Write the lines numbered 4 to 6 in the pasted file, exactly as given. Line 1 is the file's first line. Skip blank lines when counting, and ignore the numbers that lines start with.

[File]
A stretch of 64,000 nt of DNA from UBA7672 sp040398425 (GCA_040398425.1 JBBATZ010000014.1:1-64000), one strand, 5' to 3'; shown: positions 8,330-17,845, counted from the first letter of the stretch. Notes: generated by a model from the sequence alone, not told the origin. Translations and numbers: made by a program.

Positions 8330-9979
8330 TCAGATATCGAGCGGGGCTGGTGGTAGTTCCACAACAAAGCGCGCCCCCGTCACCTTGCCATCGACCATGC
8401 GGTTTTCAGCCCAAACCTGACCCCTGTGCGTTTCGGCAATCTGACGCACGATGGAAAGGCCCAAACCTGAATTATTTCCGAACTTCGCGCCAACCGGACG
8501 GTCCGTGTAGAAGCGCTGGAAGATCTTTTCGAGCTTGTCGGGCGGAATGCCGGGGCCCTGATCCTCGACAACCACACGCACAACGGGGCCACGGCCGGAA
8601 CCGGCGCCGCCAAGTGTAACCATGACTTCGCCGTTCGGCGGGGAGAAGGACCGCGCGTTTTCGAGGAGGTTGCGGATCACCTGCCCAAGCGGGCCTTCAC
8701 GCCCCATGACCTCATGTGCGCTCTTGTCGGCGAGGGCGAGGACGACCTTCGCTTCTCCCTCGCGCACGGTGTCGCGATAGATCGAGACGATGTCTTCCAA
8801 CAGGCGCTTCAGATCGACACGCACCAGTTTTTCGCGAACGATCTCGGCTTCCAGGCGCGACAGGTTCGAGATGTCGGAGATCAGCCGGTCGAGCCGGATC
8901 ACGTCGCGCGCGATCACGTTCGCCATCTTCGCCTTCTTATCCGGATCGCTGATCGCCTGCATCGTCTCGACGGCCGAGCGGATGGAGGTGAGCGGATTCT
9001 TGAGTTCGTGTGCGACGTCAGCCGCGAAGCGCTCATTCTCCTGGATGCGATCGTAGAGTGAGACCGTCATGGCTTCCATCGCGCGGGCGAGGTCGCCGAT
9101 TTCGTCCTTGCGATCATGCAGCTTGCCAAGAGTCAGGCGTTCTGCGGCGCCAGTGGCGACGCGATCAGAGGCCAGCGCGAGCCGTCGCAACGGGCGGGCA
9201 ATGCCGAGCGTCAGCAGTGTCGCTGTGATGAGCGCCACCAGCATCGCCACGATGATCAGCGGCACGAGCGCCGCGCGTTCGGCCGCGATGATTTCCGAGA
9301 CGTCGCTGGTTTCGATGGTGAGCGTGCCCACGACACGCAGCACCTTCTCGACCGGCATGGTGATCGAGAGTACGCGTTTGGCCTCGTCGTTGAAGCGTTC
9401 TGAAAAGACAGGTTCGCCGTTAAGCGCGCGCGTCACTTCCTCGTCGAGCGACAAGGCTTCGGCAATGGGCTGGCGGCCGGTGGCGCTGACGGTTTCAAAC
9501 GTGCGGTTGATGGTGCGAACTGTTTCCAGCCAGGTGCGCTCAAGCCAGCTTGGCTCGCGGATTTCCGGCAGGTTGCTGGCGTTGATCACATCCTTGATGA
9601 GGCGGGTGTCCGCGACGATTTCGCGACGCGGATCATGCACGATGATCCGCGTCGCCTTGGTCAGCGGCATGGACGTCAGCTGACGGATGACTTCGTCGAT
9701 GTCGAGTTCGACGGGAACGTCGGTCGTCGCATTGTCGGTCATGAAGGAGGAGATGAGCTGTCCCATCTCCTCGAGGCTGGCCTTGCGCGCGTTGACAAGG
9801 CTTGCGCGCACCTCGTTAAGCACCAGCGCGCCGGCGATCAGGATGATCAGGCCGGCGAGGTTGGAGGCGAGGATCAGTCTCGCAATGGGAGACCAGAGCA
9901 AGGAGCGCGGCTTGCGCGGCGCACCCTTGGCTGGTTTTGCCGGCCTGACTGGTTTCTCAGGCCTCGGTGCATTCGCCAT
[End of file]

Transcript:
8401 GGTTTTCAGCCCAAACCTGACCCCTGTGCGTTTCGGCAATCTGACGCACGATGGAAAGGCCCAAACCTGAATTATTTCCGAACTTCGCGCCAACCGGACG
8501 GTCCGTGTAGAAGCGCTGGAAGATCTTTTCGAGCTTGTCGGGCGGAATGCCGGGGCCCTGATCCTCGACAACCACACGCACAACGGGGCCACGGCCGGAA
8601 CCGGCGCCGCCAAGTGTAACCATGACTTCGCCGTTCGGCGGGGAGAAGGACCGCGCGTTTTCGAGGAGGTTGCGGATCACCTGCCCAAGCGGGCCTTCAC